There are going to be tough and uncertain times ahead for the UK financial services industry and it needs to ensure that it minimises any negative fall-out from the referendum by close involvement in the negotiations, both in respect to the single market but also in other negotiations for trade deals with third party countries.
Asset managers have long complained of the distribution challenges across EU member states. UCITS and the Alternative Investment Fund Managers Directive (AIFMD) theoretically negate additional, member state regulatory and administrative hurdles for managers marketing across the EU. There are standardised rules and EU-agreed principles governing distribution but divergences and gold-plating have occurred in many areas, which has hamstrung a number of firms’ cross-border marketing and distribution efforts. It is something the New City Initiative (NCI) has highlighted repeatedly in industry debates. An NCI white paper – published in conjunction with Open Europe in July 2015 – acknowledged these challenges.
Our survey was based on qualitative interviews conducted with lawyers across the EU, fund managers with cross-border marketing interests, and compliance consultants, coupled with publicly available information. The survey found that a typical UCITS manager would incur €1.5 million of additional initial costs, and on-going additional annual maintenance costs of €1.4 million if they market across all EU member states (plus Switzerland) due to extra regulatory and administrative requirements across individual countries. Asset managers are directly or indirectly affected by EU regulations costing around £2 billion a year, it added. Yet, they are still unable to market freely across EU member states. The announcement therefore on June 2, 2016 that a consultation on the Capital Markets Union (CMU) project would like to review and analyse the distribution challenges facing European fund managers is something the NCI strongly welcomes.
The consultation will seek industry comment on a number of perceived hindrances affecting asset managers including marketing restrictions; distribution costs and regulatory fees; administrative impediments; analysis on distribution networks such as online platforms which have grown in abundance yet are not referenced in UCITS or AIFMD; and taxation obligations in individual member states. The CMU seeks to bring about uniformity across capital markets, which the European Commission feels will help bring about greater non-bank financing and funding into the real economy, in what should help drive a Europe-wide recovery.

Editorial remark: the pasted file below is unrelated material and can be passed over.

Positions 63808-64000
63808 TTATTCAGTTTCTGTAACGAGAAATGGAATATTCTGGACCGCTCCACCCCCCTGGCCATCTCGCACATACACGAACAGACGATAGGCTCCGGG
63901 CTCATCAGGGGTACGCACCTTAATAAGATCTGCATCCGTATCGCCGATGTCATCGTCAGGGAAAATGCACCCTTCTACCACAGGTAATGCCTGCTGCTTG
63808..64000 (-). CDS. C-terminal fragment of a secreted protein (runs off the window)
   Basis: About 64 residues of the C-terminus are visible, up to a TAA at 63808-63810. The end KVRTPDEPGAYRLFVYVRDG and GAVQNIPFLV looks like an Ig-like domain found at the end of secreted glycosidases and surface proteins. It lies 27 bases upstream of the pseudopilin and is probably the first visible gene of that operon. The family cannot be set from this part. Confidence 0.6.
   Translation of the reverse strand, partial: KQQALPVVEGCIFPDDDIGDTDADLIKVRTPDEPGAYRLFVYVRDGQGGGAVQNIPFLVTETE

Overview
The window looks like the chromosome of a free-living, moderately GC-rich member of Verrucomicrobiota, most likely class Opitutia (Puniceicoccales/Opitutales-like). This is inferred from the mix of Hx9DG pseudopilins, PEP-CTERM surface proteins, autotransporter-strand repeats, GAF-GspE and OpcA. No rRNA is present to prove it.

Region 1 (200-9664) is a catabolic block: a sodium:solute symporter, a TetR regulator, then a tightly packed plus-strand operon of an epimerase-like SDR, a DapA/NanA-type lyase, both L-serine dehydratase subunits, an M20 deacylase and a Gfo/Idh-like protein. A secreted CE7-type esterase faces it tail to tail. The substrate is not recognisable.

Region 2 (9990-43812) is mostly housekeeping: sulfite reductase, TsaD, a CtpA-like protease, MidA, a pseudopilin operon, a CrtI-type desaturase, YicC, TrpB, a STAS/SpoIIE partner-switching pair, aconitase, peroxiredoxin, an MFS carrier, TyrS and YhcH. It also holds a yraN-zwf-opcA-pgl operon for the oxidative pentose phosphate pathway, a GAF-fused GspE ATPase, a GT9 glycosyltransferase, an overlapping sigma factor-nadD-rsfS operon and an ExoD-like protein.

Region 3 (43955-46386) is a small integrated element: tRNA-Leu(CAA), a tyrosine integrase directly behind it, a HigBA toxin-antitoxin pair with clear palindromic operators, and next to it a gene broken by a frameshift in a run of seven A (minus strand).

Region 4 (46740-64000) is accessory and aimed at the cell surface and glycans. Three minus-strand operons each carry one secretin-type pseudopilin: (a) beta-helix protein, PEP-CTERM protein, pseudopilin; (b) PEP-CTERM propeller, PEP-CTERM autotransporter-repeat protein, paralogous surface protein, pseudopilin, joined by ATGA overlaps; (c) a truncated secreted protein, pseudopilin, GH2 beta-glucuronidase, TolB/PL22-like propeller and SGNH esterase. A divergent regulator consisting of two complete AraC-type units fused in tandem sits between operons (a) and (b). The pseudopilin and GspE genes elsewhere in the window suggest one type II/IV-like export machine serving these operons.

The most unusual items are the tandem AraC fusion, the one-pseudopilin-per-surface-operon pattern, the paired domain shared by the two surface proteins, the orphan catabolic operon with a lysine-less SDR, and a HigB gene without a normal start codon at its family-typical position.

Streamlining all of these regulatory requirements would allow for quicker, easier and more cost effective distribution to occur at fund managers. It will also facilitate diversification and investor choice. Many small to mid-sized managers find navigating the multitude of individual requirements and obligations across the EU to be time-consuming and costly. Oftentimes, these costs must be borne prior to raising capital, putting the financial stability of the fund manager in jeopardy. Large asset managers can shoulder these costs by hiring more staff or external corporate counsel. This is not always possible at smaller managers due to cost constraints, often exacerbated by pre-existing regulations. By easing distribution barriers, the EC will enable more small to mid-sized managers to market and enable competition to flourish.
Fund managers have an excellent opportunity to contribute to this debate and the NCI strongly encourages manager participation in this consultation across all levels. The CMU is an example of thoughtful regulation, and by discussing with regulators the challenges faced in the EU’s cross-border fund distribution environment, managers have an excellent opportunity to shape regulation for the better. A withdrawal of gold-plating – be it additional reporting requirements or registration costs - would lead to cost savings and improve consumer choice.
For further information about the CMU project, or to participate in the consultation, please click here.